“No, not too big; s’pose you come help me lift ‘im up.”

Pieltoma came forward, and I passed aft and took the paddle to steady the canoe. As they struggled to get the fish aboard over the gunwale, my knees began to shake-there was quite a swell on, and I feared that we might go over. However, they got it safely aboard at last.

“By tunders, that’s pretty good luck getting’ so big porous; about six gallons oil, satin!” exclaimed Sabbaths, exultingly.

“Almost upset the canoe that time, Sabbaths.”

“Oh, no; no danger to handle a porous when two men in the canoe. S’pose only one man, then pretty risky. About a year ago, I got upset myself, takin’ a big porous all ‘lone.

“Fisherman see me, and send small boat take me off, and tow canoe alongside schooner. Not so bad, you see; save porous, canoe, paddle, and spear – lose my gun, that’s all.”

“You had a very narrow escape that time.”

“Well, you see, almost don’t ‘scape ‘tall, wind and sea so heavy. By tunders, when I get ashore, and tell all about it, good many Ingings come and listen.”

“Well, s’pose I got to tell ‘im anyhow, best land somewheres, and put ‘im out porpusis, and get dinner first, then I tell ‘im story, – too hungry now.”

“Indian Beach only little ways, that’s best chance, and I see ‘im old Captain Sam’s schooner fishing off beach this mornin’; maybe get fresh fish diner,” said Pieltoma.’

“Satin, that’s best chance,” said Sabbaths; “Captain Sam very good old man.”

“That is a curious name, Sabbaths; hasn’t he got any other?”

“Well, everybody call ‘im Captain Sam; maybe he got some other name besides. I never hear ‘im. He comes here with his boy every summer, fishing.”

“Hadn’t we better paddle alongside and get some fresh fish for dinner?”

“Satin; there’s schooner, you see, just little ways ahead.”

“Good mornin,’ Captain Sam,” said Sabbaths, as we ranged alongside of the schooner.

“Mornin’, Injuns. Mornin’, neighbor,” answered a cheery voice from the schooner’s deck.

Captain Sam was a tall, wiry, well set-up man, with a kindly, weather-beaten face, iron gray hair and beard, and a sly twinkle in his keen gray eyes, hinted that he was not destitute of humor. In age he was somewhere in the fifties. His “boy” was a strapping fellow, with a bright open face, and arms like a Vulcan. They were cleaning and curing their morning’s catch, consisting of codfish, hake and haddock. After subjecting me to a critical examination with one eye, the other being tightly closed, Captain Sam asked:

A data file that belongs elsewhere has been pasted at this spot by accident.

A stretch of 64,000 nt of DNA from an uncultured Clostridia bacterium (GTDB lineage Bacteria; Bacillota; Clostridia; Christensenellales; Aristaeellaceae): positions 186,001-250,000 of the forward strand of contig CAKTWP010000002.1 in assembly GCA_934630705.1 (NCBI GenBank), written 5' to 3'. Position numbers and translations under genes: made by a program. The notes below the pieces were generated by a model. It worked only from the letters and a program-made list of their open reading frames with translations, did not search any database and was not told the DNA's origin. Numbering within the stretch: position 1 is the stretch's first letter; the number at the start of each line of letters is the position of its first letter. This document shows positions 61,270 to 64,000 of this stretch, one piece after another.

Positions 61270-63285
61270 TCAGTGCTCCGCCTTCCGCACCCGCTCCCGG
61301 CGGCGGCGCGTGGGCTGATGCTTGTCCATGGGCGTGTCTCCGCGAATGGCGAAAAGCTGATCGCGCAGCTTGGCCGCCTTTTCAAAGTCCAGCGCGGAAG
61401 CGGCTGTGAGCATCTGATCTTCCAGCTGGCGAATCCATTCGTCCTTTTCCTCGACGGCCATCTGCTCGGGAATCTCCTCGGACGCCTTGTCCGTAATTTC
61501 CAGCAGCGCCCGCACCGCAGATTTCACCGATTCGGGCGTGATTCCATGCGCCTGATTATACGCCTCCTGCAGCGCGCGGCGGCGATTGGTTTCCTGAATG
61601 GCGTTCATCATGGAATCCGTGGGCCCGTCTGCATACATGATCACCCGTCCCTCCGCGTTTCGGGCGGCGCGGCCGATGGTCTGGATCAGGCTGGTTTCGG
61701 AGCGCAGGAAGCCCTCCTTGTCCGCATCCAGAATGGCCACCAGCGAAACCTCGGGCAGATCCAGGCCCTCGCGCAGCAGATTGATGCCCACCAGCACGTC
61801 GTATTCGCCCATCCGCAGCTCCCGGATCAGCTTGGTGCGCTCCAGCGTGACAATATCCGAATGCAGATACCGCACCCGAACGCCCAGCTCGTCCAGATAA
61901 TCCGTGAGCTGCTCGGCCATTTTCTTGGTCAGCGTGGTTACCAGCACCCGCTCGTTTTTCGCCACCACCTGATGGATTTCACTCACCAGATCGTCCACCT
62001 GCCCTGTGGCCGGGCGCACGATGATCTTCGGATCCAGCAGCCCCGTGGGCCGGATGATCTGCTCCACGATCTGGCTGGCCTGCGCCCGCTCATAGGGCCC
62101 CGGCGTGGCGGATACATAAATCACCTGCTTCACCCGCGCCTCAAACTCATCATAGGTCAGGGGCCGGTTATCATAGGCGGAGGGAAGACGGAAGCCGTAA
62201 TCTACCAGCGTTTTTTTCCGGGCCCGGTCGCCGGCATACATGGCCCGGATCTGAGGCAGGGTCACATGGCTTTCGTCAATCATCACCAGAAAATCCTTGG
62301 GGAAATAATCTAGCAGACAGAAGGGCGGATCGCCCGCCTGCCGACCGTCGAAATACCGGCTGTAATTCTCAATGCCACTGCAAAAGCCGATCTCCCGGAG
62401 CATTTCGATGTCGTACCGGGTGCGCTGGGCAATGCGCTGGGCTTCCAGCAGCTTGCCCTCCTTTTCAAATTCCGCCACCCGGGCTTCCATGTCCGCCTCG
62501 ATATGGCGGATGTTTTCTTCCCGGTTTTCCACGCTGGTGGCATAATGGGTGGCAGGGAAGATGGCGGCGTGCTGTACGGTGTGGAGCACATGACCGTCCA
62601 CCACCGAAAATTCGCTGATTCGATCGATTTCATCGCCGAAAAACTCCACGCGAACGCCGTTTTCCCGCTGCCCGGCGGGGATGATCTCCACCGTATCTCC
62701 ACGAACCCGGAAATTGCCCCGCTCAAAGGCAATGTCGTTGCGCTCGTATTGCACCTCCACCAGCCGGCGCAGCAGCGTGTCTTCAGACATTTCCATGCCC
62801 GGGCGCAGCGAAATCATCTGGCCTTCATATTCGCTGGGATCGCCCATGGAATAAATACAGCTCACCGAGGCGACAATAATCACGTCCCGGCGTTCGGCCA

“Be you a doctor, neighbor?”


“You been’t one of the ‘missioners as sot on the fish over to Halifax t’other day, be you?”


“You’ll excuse me, neighbor, but -“

“Captain Sam, s’pose you give us mess of fresh fish, then by an by I bring you porous steak,” interrupted Sabbaths.

“Give you a mess of fish? Surely you know my maxim is, ‘Cast your bread on the waters, an’ somethin’s sure to come of it.’ Give you a mess of fish, surely,” and the jolly old captain tossed half a dozen fresh rock-haddocks into the canoe.

“Won’t you give us a call this afternoon, Captain?”

“Surely, Tommy an’ me’ll scrub ourselves up a bit, an’ look you up, when we sets those fish to rights.”

After dinner, Sabbaths lighted his pipe, and sat puffing away, absorbed in a brown study.

“What are we to do this afternoon?”

“Well, s’pose not too tired, we take provisions with us and go porpusin’ again good way off, and camp. Captain Sam and his boy are comin’. You see ‘im?”

“Yes, here they are.”

“Afternoon neighbor. Well, Sabbaths, how did the haddocks go?”

“Go first rate, Captain Sam; I never taste ‘im better fish.”

“You never spoke a truer word nor that, Sabbaths; for, fresh or smoked, and rock-haddock’s hard to beat.”

“Captain, will you and your son join me in a bottle of ale?”